He was an overachiever, winning several awards at the global stage. He went to Singapore and won the best oral presentation for a Science project and a gold award for the Maths Olympiad. He was also crowned as the champion in public speaking in Thailand.
His mission remained unchanged throughout the years in secondary school. His ultimate end goal was to get into an Asasi programme.
The student gave his all, in hopes of reaching his dreams.
He was one of the top 10 students in school and he aced his SPM examinations, getting straight A's.
"After getting my SPM results, like everyone else who graduated from high school, I was excited to submit my application to UPU," he shared.
"I was confident. I have everything for my applications. My qualifications are tip top. But I forgot. There was something that I could not qualify: my skin colour."
"I'm a Chinese. I only have 3 choices: Asasi Pintar UKM (Universiti Kebangsaan Malaysia (UKM), Asasi UPM (Universiti Putra Malaysia) and Asasi UPNM (Universiti Pertahanan Negara Malaysia)."
"At that time I wasn't scared. I was sure that I would get an offer with my qualifications."
But everything came crashing down when the results were out.
"Guess what? Like many non-Bumiputeras, I got something else. Not Asasi."
While they were many options available for the Asasi programmes, he said that non-bumiputera students have very little options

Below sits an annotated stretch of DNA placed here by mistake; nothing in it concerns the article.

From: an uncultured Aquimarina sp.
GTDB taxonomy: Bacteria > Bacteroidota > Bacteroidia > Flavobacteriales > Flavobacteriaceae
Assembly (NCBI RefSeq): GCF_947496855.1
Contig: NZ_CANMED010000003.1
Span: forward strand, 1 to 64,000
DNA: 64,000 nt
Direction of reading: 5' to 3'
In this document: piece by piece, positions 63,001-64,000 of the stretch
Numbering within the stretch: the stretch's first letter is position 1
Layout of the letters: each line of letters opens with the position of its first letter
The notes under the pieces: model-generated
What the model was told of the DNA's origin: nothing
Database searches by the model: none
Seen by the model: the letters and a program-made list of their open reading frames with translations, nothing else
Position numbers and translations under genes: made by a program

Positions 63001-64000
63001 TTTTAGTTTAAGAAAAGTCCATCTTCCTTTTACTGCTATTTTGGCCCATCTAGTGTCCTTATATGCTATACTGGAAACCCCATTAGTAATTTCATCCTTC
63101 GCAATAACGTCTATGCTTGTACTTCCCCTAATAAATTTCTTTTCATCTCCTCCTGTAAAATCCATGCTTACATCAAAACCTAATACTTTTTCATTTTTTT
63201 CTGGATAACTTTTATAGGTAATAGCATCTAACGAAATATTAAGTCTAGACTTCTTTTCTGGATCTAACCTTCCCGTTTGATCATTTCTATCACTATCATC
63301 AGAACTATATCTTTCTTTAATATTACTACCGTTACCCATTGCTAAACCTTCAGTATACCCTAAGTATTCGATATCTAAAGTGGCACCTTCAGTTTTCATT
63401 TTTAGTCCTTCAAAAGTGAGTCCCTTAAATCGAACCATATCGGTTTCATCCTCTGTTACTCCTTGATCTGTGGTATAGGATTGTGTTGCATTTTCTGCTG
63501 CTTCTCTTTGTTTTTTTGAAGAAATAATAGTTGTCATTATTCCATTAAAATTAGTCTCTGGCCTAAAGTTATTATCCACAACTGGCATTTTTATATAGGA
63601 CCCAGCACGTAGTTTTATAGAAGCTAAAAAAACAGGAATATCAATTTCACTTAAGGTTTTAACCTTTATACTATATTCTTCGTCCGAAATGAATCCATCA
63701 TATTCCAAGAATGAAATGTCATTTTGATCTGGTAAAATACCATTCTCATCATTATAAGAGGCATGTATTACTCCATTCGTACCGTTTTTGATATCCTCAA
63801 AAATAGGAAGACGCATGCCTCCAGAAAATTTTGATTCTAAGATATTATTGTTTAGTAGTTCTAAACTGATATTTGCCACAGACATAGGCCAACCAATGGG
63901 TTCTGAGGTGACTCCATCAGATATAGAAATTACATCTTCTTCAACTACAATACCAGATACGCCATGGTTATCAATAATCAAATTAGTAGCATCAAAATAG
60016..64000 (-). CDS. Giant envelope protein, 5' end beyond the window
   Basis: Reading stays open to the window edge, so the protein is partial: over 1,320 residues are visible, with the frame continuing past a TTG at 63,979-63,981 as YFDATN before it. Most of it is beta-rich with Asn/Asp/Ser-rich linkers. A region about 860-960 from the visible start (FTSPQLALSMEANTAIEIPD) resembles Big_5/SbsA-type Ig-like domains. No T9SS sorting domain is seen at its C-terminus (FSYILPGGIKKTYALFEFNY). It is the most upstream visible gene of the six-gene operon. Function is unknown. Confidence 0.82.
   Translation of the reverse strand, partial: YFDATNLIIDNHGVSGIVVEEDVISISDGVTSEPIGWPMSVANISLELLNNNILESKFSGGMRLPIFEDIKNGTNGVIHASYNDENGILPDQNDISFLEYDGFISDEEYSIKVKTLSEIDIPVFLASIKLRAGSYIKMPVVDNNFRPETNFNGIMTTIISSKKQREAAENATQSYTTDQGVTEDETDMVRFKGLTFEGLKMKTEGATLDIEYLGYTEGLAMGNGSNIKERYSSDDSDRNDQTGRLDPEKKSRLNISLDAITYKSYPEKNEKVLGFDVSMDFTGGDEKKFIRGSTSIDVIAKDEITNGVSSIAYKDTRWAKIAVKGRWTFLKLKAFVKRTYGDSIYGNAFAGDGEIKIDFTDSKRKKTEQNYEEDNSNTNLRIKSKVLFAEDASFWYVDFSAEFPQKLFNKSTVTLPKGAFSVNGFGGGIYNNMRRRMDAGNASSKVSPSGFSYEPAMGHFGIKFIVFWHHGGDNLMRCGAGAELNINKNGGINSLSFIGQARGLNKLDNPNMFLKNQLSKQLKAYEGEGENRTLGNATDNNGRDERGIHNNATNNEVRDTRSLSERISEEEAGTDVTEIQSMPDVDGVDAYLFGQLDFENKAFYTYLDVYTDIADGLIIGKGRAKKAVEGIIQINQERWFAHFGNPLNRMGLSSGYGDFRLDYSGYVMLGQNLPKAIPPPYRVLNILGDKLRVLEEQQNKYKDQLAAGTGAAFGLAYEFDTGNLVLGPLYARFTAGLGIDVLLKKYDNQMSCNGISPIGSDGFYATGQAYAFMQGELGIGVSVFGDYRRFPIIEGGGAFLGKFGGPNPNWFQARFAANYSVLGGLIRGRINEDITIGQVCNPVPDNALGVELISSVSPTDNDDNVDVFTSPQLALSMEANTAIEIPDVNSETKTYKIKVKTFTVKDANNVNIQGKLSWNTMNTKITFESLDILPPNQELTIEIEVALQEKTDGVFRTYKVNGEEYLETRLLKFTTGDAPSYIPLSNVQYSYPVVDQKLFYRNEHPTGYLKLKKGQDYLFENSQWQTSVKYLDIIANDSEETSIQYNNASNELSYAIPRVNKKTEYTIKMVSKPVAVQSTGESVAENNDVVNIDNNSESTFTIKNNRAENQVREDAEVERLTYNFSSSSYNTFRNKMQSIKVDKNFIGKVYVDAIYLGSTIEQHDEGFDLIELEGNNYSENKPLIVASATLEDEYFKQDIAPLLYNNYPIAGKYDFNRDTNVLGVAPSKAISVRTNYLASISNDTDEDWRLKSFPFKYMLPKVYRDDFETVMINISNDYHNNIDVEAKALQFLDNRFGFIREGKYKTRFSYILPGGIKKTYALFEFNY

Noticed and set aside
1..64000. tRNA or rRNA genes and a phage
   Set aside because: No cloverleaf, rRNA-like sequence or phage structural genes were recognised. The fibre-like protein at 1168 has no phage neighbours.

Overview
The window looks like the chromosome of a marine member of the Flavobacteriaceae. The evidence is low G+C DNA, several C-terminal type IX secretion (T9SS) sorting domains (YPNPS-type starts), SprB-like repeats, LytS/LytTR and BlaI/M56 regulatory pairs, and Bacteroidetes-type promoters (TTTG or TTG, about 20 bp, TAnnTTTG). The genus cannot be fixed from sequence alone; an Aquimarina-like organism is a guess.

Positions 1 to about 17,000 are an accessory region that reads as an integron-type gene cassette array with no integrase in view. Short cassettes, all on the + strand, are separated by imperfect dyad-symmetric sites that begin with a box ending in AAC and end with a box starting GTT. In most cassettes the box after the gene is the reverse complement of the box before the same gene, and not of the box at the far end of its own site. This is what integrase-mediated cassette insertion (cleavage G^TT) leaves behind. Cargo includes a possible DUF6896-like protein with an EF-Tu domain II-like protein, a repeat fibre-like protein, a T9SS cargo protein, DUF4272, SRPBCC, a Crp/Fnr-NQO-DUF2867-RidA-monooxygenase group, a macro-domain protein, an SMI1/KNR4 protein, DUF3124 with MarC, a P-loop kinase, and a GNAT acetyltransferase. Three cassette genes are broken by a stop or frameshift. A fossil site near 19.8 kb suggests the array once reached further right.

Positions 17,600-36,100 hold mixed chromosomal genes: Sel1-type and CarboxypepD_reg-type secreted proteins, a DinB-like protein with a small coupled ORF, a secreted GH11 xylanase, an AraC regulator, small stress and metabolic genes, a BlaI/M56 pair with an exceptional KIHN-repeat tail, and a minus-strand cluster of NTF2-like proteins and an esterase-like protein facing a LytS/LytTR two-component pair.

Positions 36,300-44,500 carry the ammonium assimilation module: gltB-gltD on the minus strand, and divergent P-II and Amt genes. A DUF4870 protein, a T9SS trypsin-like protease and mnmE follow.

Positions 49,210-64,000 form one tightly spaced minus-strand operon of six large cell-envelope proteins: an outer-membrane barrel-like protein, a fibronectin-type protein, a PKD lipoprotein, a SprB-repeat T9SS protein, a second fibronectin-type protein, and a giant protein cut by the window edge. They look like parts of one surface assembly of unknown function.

He explained that the competition is actually low but that’s not the case for non-bumiputera students.
"Although you are the best among your friends, but you fall in the ranks because of your race."
"My dreams crushed. Since Form 1, I left my home. Came to Kuala Lumpur alone, and survived the craziness all because I wanted to get into Asasi programme. But that didn't happen."
Despite his disappointments, he was grateful that he still managed to get an offer
"Maybe I'm not the most clever among the Chinese. I only have 6A+. For the Chinese people, 6A+ is only the minimum. The competition is very high."
"But anyway, I'm grateful for what I have," he said.
He revealed that he got an offer to enrol for a matriculation programme in Kelantan.
However, deep down, he felt guilty because he had failed himself in the five years that he invested in trying to achieve this dream.
“I worked hard for five years but everything crushed in a moment. I was willing to sacrifice my youth and happiness. But did you (UPU) fulfil my dreams?”
"I think it's true what the senior said. Maybe Malaysia doesn't need us."
In the next few tweets, the SPM school-leaver bared all his honest thoughts following the disappointing outcome of his applications:
"I love Malaysia like mad. I have brought honour to Malaysia's name abroad. When I was studying overseas for a student exchange programme, I didn't tell people I'm a Chinese. I said I'm a Malaysian who learned the Chinese language."
"But it is only now that I know my status as a non-bumiputera. I feel like I'm so stupid. Maybe because I don't work hard enough. Maybe I don't have the qualifications."
"However, I'd like to think positively. Maybe Asasi is not for me, there are many possibilities. We are only humans who do not know what is the future ahead of us."
"That is why I chose to enrol for the matriculation programme in Kelantan. I rejected all overseas scholarship because I want to serve in my homeland."
The 18-year-old teen ended his story about his journey thus far with a question: "But now I'm confused. Does Malaysia appreciate me as a useful being?"